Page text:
- The women of "Birth" are out to create more than just a monologue.
hen a woman steps into a birthing environment and does not feel safe, we are letting her down. When a woman steps into a birthing environment and has to fight for her health care practitioners to honor her body's wisdom, we are letting her down," says Shanti O'Connor, a local producer bringing "Birth," a play by BOLD founder and playwright Karen Brody, to Bend beginning Nov. 9. "This play is about women giving women a voice, and...all the ways in which women birth themselves into motherhood."
O'Connor is also a nationally-certified counselor and Reiki master, and runs women's circles and retreats through her business Rooted & Open. She believes giving birth is one of the most transformational events in a woman's life and says she joyfully leaped at the idea of bringing "Birth" to Bend.
O'Connor's enthusiasm wasn't immediately shared. She reached out to the local theaters and improv community for help, but says no one responded.
"It was a little scary when people who are in the field of theater weren't interested in this project," says O'Connor. Then she did what she tells the women she counsels to do: reached out to her community of mothers for support. There she found the play's director, Marieka Greene.
"'Birth's' script reminds me of 'The Vagina Monologues,'" says Greene, who has both acted in and directed playwright Eve Ensler's work. Like "The Vagina Monologues," "Birth" is based on interviews with a variety of women and seeks to amplify their voices.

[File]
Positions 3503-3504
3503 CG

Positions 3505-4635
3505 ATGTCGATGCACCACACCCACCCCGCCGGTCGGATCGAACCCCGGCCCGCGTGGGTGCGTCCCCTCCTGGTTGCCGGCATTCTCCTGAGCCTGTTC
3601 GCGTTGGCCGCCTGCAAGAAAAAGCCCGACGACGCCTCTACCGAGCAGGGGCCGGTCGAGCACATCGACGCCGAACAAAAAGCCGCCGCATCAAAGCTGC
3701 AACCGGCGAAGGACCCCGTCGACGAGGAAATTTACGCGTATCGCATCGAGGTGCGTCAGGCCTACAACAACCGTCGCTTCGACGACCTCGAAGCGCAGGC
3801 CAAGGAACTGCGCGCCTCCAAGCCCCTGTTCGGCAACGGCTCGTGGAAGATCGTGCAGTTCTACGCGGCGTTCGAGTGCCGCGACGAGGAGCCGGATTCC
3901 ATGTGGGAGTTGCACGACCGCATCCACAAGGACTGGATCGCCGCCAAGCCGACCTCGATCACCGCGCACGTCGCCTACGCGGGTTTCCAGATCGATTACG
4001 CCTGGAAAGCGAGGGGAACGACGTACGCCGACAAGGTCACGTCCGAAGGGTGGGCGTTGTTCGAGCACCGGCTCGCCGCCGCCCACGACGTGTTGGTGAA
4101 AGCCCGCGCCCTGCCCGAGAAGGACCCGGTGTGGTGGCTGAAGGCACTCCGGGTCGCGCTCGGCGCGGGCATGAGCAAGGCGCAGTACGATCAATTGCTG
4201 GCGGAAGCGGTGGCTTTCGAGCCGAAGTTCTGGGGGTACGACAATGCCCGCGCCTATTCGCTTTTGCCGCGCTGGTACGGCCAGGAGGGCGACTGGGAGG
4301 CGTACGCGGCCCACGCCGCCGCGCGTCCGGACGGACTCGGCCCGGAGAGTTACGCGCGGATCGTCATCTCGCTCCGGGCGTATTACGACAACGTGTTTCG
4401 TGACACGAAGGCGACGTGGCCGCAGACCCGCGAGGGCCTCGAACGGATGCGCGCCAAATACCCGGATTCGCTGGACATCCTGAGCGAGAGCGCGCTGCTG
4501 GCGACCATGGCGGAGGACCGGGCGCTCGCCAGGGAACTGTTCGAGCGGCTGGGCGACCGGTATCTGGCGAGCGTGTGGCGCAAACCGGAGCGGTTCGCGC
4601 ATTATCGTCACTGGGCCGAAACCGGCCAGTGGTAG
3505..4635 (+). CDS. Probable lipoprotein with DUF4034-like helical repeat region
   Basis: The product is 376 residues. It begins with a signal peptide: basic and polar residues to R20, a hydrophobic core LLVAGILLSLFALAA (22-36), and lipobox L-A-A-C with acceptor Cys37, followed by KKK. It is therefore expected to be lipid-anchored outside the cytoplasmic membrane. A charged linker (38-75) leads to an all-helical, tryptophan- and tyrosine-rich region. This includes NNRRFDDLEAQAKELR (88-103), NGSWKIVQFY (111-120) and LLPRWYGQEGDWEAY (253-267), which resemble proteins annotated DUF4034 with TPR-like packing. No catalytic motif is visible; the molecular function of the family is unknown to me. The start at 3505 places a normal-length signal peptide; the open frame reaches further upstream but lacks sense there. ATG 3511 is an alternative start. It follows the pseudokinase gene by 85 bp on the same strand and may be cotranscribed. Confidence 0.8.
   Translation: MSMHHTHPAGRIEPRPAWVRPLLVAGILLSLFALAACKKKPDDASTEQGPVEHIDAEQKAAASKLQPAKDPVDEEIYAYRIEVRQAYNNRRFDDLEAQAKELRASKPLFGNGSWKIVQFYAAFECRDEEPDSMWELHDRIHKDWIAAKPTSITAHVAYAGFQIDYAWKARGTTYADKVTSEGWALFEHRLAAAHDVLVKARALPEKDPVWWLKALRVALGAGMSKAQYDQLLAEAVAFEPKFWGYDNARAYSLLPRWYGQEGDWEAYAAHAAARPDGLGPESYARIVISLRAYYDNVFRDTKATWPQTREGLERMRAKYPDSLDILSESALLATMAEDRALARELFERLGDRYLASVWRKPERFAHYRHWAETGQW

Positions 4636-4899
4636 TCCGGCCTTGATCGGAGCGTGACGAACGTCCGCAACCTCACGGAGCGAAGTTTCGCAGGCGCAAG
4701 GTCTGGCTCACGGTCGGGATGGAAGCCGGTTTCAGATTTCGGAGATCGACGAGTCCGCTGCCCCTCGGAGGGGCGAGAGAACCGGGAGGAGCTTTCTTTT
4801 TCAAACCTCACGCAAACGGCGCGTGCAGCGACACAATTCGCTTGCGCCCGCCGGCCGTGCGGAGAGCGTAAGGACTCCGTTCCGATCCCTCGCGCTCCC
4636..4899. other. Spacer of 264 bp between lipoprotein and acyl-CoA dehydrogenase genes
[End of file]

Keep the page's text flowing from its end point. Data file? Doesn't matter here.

According to Greene, "Birth's" cast is diverse in both stage and birthing experience. Some actors are stepping on stage for the first time. Others have vast experience. Many have given birth, others haven't.
imberly Leemans spent the last 10 years working in the television and film industry. The actor is known for her roles in "The Walking Dead," "The Vampire Diaries" and "Nashville." Leemans says when she read "Birth's" script, the stories moved her and she wondered why more people aren't speaking openly about those traumatic and beautiful experiences. "I learned more about labor and delivery from doing this play then I have in my 30 years of life," says Leemans. "Every woman should see this show. This should be part of sex education, Planned Parenthood and just about any "how to be a human" handbook."
Actor Kristin Tone studied classical theater at the British American Drama Academy in London but eventually pursued a career in finance. At 44 she's back on stage for the first time. Tone says she's not sure what drew her to audition for a part in "Birth."
"The reasons we feel compelled to do things often reveal themselves after the fact," explains Tone. "This is an important play. It has asked me to examine my relationship to my body, my children's births and societal attitudes that I buy into regarding birth and women."
"Birth" is showing during Bend's first multi-event celebration and exploration of pregnancy and birth: Birth Awareness Week of Central Oregon. "Pushing one type of birth as 'the best' is not part of this play," says Greene. "There are all types of birth and they are all important."
O'Connor echoes Greene's sentiment. "This is not about natural births versus hospital births," she says. "This is a feminist movement. We are a group of individuals who are talking about and shedding light onto some of the ways in which our culture is letting women down."
Thurs. Nov. 9- Sun Nov. 11
Central Oregon Community College,
2600 NW College Way, Bend
Birth Awareness Week of Central Oregon
Central Oregon Community College